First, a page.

Can a daily nutritious shake prevent memory loss? A new experiment aims to answer that, and is looking for volunteers.

After years of studying the way Americans eat, and the myriad health problems that result from poor diets, lead researcher Susan Roberts said it was time to be practical.

“We can be fundamentalist and say everyone should eat an optimal diet, but the truth is that for most people’s lives, it just won’t work for them,” said Roberts, chief scientist at the USDA’s Nutrition Research Center at Tufts University.

To be clear, Roberts encourages people to eat healthy, but realizes that it gets harder with age because calories need to decrease, especially for seniors.

“Healthy diets are important,” said Roberts. “But let’s come up with a plan B, too.”

The study was funded by National Institutes of Health, It will work for One year, with plans to expand for another four years if data indicate that the approach slows cognitive decline and participants can stick to the program.

Participants are asked to have one of the shakes daily and Record the flavor they chose – chocolate/vanilla, amaretto, or orange cream – and how they prepared it. The product, which contains about 180 calories, comes frozen and when thawed it has the consistency of a pudding. It can be taken as is or mixed with liquids, such as almond milk, to make a shake.

To be eligible, participants must be between 55 and 85 years old and be overweight or obese (A BMI 27 to 39.9, which translates to approximately 185 pounds to 270 pounds for De Harrow’s height, which is 5 feet 9 inches.) Participants should also not have serious memory problems, problems with attention or thinking, or suffer from diabetes.

The study will separate participants into four groups: a group receiving a shake supplement and a weight-loss program, a group just receiving a weight-loss program, a third receiving a shake supplement but no weight-loss intervention, and a fourth group receiving a placebo. A supplement that looks and tastes similar to the study product, but does not contain the same nutrients. (Participants who did not receive a weight loss program during the trial are eligible to receive it afterwards.)

Every few months, participants are expected to take standard memory tests, such as one that measures how many animals they can remember one minute after seeing their photos. The researchers will also examine the blood flow in each participant’s brain using an imaging technique known as near-infrared spectroscopy, which provides an indirect measurement of brain activity.

“There will be no magic bullet [to slow memory loss]said Dr. Robert Russell, Professor Emeritus of Nutrition at Tufts University, who works on behalf of federal regulators to monitor the trial’s safety and efficacy.

The specific ingredients of the shake are classified to protect the integrity of the experiment. It contains substances common in a “very healthy diet” and believed to support brain health, Roberts said, including fruits and vegetables that contain substances known as flavonoids, as well as sources of healthy fats and lean protein. Flavonoids are a type of antioxidant and are believed to protect against cell damage.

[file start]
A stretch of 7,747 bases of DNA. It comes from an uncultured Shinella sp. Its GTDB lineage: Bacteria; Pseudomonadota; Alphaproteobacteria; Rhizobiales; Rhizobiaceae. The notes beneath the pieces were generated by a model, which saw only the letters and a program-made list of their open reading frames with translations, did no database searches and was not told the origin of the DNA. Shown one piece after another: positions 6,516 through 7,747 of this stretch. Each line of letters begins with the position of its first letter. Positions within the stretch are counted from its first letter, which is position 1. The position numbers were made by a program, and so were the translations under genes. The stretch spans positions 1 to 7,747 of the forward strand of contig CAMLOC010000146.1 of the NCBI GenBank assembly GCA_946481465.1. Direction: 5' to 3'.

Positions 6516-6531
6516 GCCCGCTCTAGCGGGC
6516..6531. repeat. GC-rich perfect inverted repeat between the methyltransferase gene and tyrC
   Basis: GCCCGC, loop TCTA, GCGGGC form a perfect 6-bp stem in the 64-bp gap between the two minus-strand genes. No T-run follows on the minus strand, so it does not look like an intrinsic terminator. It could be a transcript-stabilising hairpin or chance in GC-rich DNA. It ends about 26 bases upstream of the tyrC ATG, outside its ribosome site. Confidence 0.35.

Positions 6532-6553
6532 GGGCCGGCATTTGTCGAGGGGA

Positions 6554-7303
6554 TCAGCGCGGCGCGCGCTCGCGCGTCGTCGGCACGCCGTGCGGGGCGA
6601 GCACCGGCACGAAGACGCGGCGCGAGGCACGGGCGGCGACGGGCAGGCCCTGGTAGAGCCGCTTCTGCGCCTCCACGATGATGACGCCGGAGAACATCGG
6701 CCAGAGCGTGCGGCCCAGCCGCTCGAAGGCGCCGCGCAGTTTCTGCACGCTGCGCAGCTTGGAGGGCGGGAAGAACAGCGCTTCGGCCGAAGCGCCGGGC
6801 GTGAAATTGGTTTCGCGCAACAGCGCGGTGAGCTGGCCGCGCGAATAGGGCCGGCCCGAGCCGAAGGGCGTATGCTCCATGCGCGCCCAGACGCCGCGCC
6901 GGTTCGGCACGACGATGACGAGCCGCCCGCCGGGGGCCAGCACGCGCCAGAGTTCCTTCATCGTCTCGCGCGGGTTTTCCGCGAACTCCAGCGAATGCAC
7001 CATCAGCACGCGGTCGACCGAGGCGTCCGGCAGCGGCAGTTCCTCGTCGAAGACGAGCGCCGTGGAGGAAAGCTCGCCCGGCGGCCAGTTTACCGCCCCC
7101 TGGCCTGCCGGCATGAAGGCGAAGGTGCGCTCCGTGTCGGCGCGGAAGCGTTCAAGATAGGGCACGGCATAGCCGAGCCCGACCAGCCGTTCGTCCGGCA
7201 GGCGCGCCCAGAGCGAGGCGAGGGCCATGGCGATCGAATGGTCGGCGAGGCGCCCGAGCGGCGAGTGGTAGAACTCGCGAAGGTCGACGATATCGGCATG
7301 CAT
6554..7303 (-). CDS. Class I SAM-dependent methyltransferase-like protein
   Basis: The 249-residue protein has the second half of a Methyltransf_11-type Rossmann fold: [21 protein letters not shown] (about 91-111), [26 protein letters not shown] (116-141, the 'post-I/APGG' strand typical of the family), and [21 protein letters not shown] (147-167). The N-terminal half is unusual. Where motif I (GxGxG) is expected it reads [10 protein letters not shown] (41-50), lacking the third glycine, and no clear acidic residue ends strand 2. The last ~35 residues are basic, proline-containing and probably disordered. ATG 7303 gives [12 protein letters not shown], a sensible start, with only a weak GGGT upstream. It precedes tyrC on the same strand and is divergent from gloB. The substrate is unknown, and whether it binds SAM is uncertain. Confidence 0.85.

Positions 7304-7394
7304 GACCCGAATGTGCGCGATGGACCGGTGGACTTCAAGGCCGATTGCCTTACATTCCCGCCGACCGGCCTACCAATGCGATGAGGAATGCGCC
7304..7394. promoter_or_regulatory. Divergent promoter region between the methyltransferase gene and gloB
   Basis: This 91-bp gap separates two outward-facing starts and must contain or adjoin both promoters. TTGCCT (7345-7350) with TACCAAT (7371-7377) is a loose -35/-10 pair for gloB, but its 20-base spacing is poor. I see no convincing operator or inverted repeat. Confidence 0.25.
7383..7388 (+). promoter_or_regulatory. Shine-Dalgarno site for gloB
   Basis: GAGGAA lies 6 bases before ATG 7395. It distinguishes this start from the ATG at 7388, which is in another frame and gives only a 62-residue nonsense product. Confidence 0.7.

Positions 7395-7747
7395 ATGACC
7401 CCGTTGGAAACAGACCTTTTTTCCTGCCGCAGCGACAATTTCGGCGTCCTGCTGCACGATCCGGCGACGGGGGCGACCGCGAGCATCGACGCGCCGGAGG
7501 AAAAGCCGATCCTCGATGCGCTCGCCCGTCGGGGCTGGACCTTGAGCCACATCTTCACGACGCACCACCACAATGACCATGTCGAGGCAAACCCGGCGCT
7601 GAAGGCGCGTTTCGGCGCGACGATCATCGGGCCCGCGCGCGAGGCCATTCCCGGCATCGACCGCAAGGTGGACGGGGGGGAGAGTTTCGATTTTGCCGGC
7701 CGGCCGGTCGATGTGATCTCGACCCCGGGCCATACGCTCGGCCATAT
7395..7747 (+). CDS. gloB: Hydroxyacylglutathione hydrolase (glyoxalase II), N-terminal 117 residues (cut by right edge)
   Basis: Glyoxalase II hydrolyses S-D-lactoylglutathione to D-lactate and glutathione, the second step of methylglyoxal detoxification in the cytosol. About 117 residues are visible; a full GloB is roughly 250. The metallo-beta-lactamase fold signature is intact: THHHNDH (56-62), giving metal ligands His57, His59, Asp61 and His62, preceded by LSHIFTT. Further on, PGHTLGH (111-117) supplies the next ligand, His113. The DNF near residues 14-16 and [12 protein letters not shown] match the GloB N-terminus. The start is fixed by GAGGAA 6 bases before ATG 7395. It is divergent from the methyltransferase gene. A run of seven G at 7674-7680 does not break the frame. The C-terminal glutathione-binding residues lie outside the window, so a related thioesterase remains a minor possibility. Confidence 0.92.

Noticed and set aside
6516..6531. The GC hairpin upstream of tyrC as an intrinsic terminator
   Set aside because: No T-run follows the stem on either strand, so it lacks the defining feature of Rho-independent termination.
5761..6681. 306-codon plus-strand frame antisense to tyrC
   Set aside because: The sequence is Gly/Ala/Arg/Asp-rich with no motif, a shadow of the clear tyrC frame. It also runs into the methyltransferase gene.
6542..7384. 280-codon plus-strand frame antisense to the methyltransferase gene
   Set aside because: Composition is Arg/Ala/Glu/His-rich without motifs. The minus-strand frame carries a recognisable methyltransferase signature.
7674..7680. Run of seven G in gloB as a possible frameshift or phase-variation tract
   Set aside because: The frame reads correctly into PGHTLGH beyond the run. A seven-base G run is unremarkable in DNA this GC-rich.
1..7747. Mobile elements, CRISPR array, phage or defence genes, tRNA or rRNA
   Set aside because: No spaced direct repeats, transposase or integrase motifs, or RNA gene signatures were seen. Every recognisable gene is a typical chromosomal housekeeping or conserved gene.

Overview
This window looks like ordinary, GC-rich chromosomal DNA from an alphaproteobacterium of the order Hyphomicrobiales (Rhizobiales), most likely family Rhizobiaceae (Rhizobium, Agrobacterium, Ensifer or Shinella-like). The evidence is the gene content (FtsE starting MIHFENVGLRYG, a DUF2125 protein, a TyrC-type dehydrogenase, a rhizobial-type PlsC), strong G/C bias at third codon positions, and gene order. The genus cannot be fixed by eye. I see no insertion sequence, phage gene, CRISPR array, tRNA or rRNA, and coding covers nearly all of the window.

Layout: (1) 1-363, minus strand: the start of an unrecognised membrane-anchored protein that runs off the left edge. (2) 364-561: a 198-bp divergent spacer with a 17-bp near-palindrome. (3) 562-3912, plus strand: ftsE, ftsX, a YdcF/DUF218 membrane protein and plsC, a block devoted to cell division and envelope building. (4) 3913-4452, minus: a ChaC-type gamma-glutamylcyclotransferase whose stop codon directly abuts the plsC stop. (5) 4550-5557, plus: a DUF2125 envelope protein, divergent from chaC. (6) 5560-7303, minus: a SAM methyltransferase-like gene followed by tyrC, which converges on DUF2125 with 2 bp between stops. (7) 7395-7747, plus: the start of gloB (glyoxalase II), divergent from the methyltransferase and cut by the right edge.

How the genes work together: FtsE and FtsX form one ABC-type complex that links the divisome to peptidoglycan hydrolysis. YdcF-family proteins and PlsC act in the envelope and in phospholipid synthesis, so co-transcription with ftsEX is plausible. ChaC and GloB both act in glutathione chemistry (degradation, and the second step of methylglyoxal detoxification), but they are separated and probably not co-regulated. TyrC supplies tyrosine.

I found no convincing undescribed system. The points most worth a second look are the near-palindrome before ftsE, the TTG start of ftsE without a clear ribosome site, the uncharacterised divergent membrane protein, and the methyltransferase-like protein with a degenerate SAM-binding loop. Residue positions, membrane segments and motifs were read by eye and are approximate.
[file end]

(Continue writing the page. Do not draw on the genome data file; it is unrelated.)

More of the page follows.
Roberts said other energy drinks that are widely marketed to seniors include essential nutrients, but not in amounts large enough to potentially slow memory loss, or may not include those thought to be specifically important for brain health.

Increasingly, research suggests that excess weight, especially with age, may be linked to cognitive decline. Research on certain substances, such as flavonoids, found in fruits and certain types of tea, chocolate and other foods, suggests that they may also be beneficial for brain health. But scientists are still deciphering which flavonoids, and in what amounts, might be most effective.

“There are five thousand identified flavonoids in our food supply … so it’s very complex,” said John Erdmann, professor emeritus of food sciences and human nutrition at the University of Illinois, Urbana-Champaign, who was not involved in the study. .

a 2020 analysis by British researchers Of 17 studies involving polyphenols, a substance found in plants that contain flavonoids, found “support for an association between polyphenol consumption and cognitive benefits,” but concluded that the link was “temporary, by no means definitive.” The authors said more research is needed.

Scientists believe flavonoids may help protect against inflammation and oxidative damage to brain cells, which may reduce the risk of cognitive decline.

Another complicating factor in trying to identify specific nutrients and their effect on the brain, Erdmann said, is all the other foods study participants may or may not eat.

“People who consume fruits, vegetables and foods high [flavonoids] They don’t consume a lot of saturated fat… Also the risks of developing high blood pressure and diabetes are lower, so this may be something they don’t do.”

Right now, de Harrow, one of the study participants, said one thing he doesn’t do is snack a lot at night because the daily shake supplement, which he prefers in pudding form, acts as an after-dinner dessert and fills him with satiety. .

“It kills hunger for the rest of the evening,” he said.

Roberts, the study’s lead author, put it this way: “This is designed to make people who don’t have an ideal diet get optimal nutrition,” she said. “if Someone turns 65 today, and you can expect to live another 20 years, and you don’t want to live those 20 years with dementia.”

For more information about the study, call 1-800-738-7555 or visit

Kay Lazar can be reached at Follow her on Twitter Tweet embed.

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